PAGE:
Upamanyu Chatterjee’s New Novel Infamy opens with an unidentified body in the park, lending itself the title of a catchy first chapter. What might have been a nod to the self-contained, hermetically sealed spaces of Agatha Christie’s many bodies in libraries, mansions and quaint country houses, is instead the noisy chaos of a typically Delhi RWA park.
The body lies there, Bata sneakers and khaki pants sticking out from under the hibiscus bushes, drawing attention to itself, disrupting the morning wanderings of a genteel middle class who are first fascinated by a potential murder in their life dull as the water of the proverbial ditches, then pushed back by the monotony of the probability that it was a death from natural causes: “death from natural causes was really not fun at all”.
Nobody wants to take the responsibility of calling the police. No one wants to be “involved”. It is up to the chowkidar-park keeper to stand guard, to stand in for his middle-class employers who prefer not to get their hands dirty or their pristine mornings after the walk/yoga/laughter therapy with the gross irritant of an unidentified corpse. And right there, creeping in, much like an unpleasant smell, is the uncomfortable intersection between privilege and class, social responsibility and public apathy, public persona and private prejudice that defines much of Chatterjee’s narrative.
Class and crime
The story of the novel is all too familiar to anyone who has followed the lives of the rich and famous in post-liberalization urban India. A teenager in the late 1990s, drunk on too many privileges and too few responsibilities, commits not one but two murders and nearly gets away with it. With the bare bones of this plot of each privileged family protecting their male offspring from the consequences of their wrong choices, Chatterjee crafts a story of justice and retribution, of the wickedness of the world and the complicity of those who look the other way.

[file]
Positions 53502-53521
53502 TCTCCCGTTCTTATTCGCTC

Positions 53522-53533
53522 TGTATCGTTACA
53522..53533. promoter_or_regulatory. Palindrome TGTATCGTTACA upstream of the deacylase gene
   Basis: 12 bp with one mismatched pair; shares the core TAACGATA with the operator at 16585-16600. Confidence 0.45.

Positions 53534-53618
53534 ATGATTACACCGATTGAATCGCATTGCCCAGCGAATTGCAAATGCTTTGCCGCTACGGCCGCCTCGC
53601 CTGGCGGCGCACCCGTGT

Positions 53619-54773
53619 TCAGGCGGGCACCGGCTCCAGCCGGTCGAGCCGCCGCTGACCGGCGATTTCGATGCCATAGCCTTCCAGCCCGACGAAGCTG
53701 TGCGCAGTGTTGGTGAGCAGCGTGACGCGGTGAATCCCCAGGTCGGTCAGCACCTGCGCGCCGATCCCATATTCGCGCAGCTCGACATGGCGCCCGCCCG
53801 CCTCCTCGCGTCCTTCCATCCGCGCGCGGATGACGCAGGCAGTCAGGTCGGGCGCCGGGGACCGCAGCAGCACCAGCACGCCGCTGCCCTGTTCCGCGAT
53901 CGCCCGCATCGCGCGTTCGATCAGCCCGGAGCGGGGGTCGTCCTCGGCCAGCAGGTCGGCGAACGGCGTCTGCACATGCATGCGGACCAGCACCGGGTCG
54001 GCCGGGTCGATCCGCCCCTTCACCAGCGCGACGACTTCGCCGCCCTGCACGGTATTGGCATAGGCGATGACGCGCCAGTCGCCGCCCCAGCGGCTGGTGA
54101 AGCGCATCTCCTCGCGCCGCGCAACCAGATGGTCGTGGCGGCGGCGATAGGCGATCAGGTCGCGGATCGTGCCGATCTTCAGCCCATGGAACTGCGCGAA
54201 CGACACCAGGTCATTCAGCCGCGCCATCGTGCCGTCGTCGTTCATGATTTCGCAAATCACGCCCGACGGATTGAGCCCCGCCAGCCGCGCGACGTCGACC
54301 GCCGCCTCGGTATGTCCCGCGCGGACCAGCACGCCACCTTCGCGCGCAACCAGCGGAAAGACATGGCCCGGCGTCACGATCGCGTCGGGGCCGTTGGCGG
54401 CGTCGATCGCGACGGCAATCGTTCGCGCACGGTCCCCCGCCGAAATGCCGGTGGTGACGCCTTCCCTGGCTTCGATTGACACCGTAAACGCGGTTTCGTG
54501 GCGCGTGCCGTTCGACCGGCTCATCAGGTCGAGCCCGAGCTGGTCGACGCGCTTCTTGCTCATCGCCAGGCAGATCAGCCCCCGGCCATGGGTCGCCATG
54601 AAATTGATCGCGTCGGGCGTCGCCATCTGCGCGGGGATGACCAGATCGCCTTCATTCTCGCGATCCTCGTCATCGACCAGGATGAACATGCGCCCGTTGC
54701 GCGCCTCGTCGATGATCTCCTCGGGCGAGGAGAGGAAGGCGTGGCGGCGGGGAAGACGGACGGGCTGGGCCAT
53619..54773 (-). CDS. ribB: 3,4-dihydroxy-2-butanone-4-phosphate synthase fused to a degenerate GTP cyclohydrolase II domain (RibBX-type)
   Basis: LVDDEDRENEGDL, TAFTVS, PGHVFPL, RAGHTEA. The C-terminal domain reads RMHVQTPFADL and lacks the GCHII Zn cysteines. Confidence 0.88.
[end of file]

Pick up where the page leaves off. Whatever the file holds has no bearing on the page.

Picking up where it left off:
A total of nineteen years separate the murders from the discovery of the body in the park, and Chatterjee allows his story to unfold over that nearly two-decade span, almost mirroring the pace at which criminal cases drag through theaters. hearing, periods of intense activity interspersed with waiting and delays and the unease of not knowing what will happen next.
Infamy tells the story of two teenagers, quite close in age, separated by the enormous chasm of the classroom. Pukhraj, descendant of the Saraf family, future heir to his father’s flourishing jewelry business, loves luxury cars, expensive weapons, drugs and gambling. His unlikely and unique friend, Parmatma, is his driver’s son, as invested in studying and building a future for himself as Pukhraj is in chasing ecstasy with beer and overcoming speed limits on highways.